I think I'd prefer an Ask Me Anything/Interview project first. Seems like it would be a lot easier to implement with less up front commitment.

I'm intrigued by this, but can you explain more. It actually seems like it would be more complicated to set up, but I'm probably not picturing what you're picturing.
posted by grumblebee at 5:57 AM on July 1, 2010


Yeah:

"Hi, I'm a playwright and have been producing plays for several years, ask me anything!"
---------------
"What's your favorite play to produce?"

"I've written a play and want to get it produced, where do I start?"

"Shakespeare is overrated, isn't he?"

and so on.
posted by empath at 6:39 AM on July 1, 2010


I'm also picturing gifting subjects of mefi posts accounts and setting up like a more 'formal' interview thread. It's great when they jump in to the original thread, but often it's several days later and the action has died down.
posted by empath at 6:41 AM on July 1, 2010


empath, have you seen IAMA on reddit? (Which isn't my way of saying, "They've already done it, so why should we?" It's just something I think you'd like.)
posted by grumblebee at 6:56 AM on July 1, 2010


Yeah, I was thinking of that and something similar on Something Awful.
posted by empath at 6:57 AM on July 1, 2010


Hi there,

Bit late to the party I guess so I don't know if any of this is going to be useful. I had a bit of a think about this while doing the dishes and had a few thoughts:

1. There's a lot of stuff already out there (MIT courseware, iTunesU and so on), but I don't know if it's been evaluated very well or not. For example, if I were interested in a course in particle physics, I might come to the site, ask where I should start and be pointed in the direction of some existing (ideally freely available) courses that MeFi experts in the field rate highly. If these existing courses had some gaps, or if the students had some follow-up questions, they might be able to address the MeFi expert(s) directly in some way. This might be a bit less labour-intensive and allow MeFi experts to facilitate self-learning rather than directly teaching.

2. I kind of like the idea that it could also include an AskMe style forum (?) where the student comes in and requests courses / instruction etc. rather than just having people offer what they can do.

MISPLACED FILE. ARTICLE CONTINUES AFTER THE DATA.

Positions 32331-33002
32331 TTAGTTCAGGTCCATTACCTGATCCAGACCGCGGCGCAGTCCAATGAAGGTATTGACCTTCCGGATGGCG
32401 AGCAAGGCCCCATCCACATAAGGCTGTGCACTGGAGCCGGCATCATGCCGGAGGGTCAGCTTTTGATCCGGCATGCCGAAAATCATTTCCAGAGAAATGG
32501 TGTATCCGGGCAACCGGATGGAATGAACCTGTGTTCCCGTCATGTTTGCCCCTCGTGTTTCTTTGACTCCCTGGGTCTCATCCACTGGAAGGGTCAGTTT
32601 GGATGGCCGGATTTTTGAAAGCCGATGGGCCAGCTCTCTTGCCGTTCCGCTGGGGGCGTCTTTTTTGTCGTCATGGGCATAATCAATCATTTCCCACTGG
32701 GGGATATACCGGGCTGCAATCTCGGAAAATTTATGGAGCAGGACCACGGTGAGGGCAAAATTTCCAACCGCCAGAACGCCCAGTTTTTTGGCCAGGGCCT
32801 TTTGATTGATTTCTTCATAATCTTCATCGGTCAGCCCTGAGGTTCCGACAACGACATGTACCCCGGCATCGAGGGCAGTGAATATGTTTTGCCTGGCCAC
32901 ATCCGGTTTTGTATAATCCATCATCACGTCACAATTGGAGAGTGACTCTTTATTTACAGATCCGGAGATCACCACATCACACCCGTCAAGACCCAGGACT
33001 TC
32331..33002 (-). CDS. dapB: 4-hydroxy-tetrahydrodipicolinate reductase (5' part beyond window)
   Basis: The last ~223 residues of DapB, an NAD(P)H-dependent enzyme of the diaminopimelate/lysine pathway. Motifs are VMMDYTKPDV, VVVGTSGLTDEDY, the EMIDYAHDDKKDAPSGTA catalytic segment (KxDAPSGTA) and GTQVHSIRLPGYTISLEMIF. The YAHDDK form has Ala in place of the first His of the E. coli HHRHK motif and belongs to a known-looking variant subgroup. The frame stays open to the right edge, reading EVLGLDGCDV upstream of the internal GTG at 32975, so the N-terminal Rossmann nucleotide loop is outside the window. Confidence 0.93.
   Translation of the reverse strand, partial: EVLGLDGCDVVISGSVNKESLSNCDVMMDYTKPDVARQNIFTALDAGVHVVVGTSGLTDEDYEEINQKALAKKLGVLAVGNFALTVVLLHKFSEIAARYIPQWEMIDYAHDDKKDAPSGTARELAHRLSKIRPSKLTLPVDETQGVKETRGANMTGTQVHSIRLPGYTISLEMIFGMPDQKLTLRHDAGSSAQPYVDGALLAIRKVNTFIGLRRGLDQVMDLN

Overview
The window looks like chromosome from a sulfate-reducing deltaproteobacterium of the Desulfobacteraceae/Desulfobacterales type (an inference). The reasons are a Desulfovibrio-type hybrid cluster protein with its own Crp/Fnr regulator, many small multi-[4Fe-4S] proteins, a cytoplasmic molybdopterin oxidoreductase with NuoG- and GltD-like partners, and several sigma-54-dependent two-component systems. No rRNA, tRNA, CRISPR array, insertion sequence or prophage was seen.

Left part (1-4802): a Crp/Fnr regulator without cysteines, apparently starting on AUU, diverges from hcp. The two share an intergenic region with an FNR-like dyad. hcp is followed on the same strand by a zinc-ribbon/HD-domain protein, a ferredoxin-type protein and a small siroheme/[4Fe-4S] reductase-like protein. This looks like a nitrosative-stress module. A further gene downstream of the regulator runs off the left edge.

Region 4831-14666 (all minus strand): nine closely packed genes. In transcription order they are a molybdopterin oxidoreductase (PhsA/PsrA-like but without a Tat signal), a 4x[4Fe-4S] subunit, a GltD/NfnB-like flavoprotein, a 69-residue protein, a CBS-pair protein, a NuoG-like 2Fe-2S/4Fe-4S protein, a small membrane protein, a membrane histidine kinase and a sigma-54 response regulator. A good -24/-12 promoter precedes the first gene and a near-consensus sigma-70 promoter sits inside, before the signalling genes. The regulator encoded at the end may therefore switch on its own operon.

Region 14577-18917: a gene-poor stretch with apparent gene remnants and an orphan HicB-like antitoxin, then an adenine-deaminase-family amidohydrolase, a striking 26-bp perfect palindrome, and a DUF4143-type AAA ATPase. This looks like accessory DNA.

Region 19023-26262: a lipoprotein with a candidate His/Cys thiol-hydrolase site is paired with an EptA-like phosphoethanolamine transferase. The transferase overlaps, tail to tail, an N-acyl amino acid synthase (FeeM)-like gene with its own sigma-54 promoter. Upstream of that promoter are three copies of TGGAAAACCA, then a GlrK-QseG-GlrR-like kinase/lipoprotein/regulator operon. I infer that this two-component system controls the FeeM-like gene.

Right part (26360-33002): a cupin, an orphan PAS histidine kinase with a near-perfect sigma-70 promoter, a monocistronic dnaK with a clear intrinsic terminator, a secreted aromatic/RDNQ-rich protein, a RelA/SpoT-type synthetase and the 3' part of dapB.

I will try to think more whilst taking out the trash!
posted by mukade at 7:11 AM on July 1, 2010


Just remembered - a MeFi expert could also produce course notes for existing materials (like a semester plan or something) that would allow the student to take advantage of a number of different pre-existing courses.
posted by mukade at 7:12 AM on July 1, 2010


Yeah:

"Hi, I'm a playwright and have been producing plays for several years, ask me anything!"
---------------
"What's your favorite play to produce?"

"I've written a play and want to get it produced, where do I start?"

"Shakespeare is overrated, isn't he?"

and so on.
posted by empath at 8:39 AM on July 1 [+] [!]


Now THAT is really interesting to me. But when I try to picture it, I see AskMeFi specialists in which the doctor gets the medical questions, the lawyer gets the legal questions etc and I'm pretty sure that kind of thing has been shot down repeatedly. I might be picturing it too narrowly though.
posted by CwgrlUp at 8:22 PM on July 1, 2010


I would actually prefer AskMeAnything to what I'm proposing, but I DO think it would be way more work, and I don't have the time to implement it. I suspect something like that would require a TON of moderation.

Also, the reddit version has this thing called badges (I think that's what it's called). The expert can email some sort of proof of his expertise to the mods. The mods don't show it to anyone else, but, if they are convinced by it, they put a star next to the thread. They allow all threads, but only some have starts. The others you believe at your own risk.

That adds a layer of trustworthiness to the whole thing. But I just don't have time to do that sort of moderation.

My project just involves setting up a blog -- or something like that -- and letting anyone who wants to post a course, post a course. And teachers would moderate their own threads. The main work for ME would be making my own course. But that's something I'm willing to do.
posted by grumblebee at 10:59 AM on July 2, 2010


"Shakespeare is overrated, isn't he?"

By the way, here's my Ask Me Anything.
posted by grumblebee at 11:04 AM on July 2, 2010


Looks like Reddit is going gung-ho with this idea: Reddit University.
posted by grumblebee at 9:21 AM on July 3, 2010